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Medical Countermeasure Program

The division is home to one of the largest medical countermeasure (MCM) programs in the world. The division has the necessary technical capabilities, infrastructure, and resources to conduct preclinical efficacy screens in a range of small and large animal models against acute radiation sickness (ARS) and delayed effects of acute radiation exposure (DEARE). All studies are conducted in compliance with the U.S. Food and Drug Administration (FDA) Good Laboratory Practice (GLP) regulations. The division, through partnership with the National Institutes of Allergy and Infectious Disease/National Institutes of Health, the Biomedical Advanced Research and Development Authority (BARDA), industry, and academia has made significant advances in development of new pharmacotherapeutics and repurposing of existing therapies for use as MCMs.

Director of Medical Countermeasures for DTRS

Erika Davies

Erika W. Davies, PhD, MS (she/her)
Assistant Professor, Radiation Oncology

The MCM program is comprised of a powerful team of individuals with extensive and long-term experience with product development leading to FDA approval under the Animal Rule regulatory pathway. Models developed within the Medical Countermeasure Program are designed to satisfy the objectives of the FDA Animal Rule criteria (21 CFR § 314.610, drugs; § 601.91, biologics) for pivotal efficacy testing and product approval. The MCM team is highly experienced and capable in performing studies to further product development, including determining the best route of administration, dose, duration, timing, and therapeutic index.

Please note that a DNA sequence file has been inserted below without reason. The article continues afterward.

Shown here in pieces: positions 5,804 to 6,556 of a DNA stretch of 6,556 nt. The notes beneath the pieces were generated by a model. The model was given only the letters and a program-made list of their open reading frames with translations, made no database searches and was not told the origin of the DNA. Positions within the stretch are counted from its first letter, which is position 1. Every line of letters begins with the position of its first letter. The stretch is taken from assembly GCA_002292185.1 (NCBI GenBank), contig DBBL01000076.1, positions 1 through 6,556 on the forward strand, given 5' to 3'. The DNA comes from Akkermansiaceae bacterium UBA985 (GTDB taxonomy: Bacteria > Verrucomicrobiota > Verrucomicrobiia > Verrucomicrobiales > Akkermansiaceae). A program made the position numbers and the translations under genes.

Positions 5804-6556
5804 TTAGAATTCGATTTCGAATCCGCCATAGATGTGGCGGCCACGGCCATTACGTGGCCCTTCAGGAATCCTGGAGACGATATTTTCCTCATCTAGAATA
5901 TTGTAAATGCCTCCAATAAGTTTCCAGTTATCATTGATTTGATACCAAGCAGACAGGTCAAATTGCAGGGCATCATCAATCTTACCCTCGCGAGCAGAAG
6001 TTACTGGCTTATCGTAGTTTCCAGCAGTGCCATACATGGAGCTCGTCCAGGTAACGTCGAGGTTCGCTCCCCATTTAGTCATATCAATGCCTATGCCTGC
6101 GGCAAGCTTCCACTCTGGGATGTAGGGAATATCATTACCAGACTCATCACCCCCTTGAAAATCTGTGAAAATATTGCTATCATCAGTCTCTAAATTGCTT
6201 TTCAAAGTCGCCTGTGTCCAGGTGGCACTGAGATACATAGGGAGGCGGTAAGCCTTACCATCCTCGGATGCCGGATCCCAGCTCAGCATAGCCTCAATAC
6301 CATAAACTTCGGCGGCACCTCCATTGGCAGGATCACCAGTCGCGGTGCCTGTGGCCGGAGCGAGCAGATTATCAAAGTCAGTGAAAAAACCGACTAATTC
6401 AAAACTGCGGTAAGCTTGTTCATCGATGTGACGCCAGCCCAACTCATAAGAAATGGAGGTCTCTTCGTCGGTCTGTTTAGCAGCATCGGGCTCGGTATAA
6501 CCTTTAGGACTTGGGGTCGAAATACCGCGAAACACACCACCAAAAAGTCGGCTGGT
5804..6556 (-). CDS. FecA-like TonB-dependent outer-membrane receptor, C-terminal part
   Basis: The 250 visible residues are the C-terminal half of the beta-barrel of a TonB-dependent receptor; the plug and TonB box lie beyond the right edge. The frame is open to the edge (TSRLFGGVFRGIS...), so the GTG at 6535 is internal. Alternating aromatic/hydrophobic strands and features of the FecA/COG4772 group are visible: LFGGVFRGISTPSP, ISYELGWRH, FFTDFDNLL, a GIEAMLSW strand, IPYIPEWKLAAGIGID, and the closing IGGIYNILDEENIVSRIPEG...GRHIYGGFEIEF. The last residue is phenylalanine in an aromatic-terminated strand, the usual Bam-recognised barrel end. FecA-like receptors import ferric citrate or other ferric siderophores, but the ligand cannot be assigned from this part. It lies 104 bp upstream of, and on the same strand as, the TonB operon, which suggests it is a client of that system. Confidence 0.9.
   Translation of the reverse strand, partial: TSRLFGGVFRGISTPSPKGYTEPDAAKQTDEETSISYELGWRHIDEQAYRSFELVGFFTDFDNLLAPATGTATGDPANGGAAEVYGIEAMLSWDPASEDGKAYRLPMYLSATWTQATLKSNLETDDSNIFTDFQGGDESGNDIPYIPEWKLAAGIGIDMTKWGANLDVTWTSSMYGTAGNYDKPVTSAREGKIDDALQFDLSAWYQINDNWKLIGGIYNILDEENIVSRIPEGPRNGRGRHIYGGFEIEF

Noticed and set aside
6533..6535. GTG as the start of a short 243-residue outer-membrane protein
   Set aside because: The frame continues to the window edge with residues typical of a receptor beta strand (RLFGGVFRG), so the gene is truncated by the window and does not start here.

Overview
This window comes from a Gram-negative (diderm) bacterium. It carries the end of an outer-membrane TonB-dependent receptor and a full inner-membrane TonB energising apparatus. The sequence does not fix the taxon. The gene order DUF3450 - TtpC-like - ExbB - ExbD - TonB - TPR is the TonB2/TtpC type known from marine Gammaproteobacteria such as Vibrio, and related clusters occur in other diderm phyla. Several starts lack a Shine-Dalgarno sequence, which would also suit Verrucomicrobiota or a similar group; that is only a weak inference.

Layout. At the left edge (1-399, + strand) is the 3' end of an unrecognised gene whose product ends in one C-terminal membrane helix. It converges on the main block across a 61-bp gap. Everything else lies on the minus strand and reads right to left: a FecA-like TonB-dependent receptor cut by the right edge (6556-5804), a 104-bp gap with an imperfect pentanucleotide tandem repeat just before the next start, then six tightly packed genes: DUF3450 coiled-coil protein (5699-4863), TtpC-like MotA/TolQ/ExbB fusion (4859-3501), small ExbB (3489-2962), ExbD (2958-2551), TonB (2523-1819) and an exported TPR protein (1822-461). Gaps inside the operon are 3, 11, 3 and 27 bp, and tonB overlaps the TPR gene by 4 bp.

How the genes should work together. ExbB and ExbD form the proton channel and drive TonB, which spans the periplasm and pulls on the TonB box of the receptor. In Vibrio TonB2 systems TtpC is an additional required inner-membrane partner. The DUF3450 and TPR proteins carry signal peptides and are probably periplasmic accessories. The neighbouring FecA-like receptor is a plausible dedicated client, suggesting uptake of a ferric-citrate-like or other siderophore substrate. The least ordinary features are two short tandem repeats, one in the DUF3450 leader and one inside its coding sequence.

The Division’s models of acute radiation syndrome (ARS)/ delayed effects of radiation exposure (DEARE) are thoroughly described in published literature and copies of relevant publications can be provided upon request. Preclinical studies control for all factors that may influence data interpretation and outcomes including dosimetry, strain differences, animal gender/age, supportive care, infection, stress, batch effects, and survival (a soft endpoint) through rigorous quality assurance/quality control and strict adherence to study protocols and intensive training of all staff and personnel assigned to studies.

Results-driven approach to Research and Development

Key deliverables over the past three years include but are not limited to the following:

  • Conducts studies in multiple animal models of radiation injury to advance development of potential mitigators of ARS and DEARE, with quantitative endpoints, that are linked across syndromes and species;
  • Collaborates with government agencies, including BARDA, NIAID/NIH, and NASA through contracts and grants to develop medical countermeasures against ARS and DEARE;
  • Contracts with multiple companies to perform pre-clinical and IND-enabling studies as part of their drug development pathways;
  • Achieved concurrence of animal models of ARS and DEARE at Type B and C meetings as appropriate for candidate MCM screening in support of product approval through the U.S. Food and Drug Administration (FDA) Animal Rule (AR);
  • Generated the source data in a GLP-compliant preclinical trial leading to the first drug approvals by the FDA for the treatment of myelosuppression resulting from ARS;
  • Published >50 peer-reviewed research articles related to model development, MCMs, and mechanism of radiation damage in tissue with significant short and long-term impact to aid in defining the indication and treatment regimen for radiation countermeasures.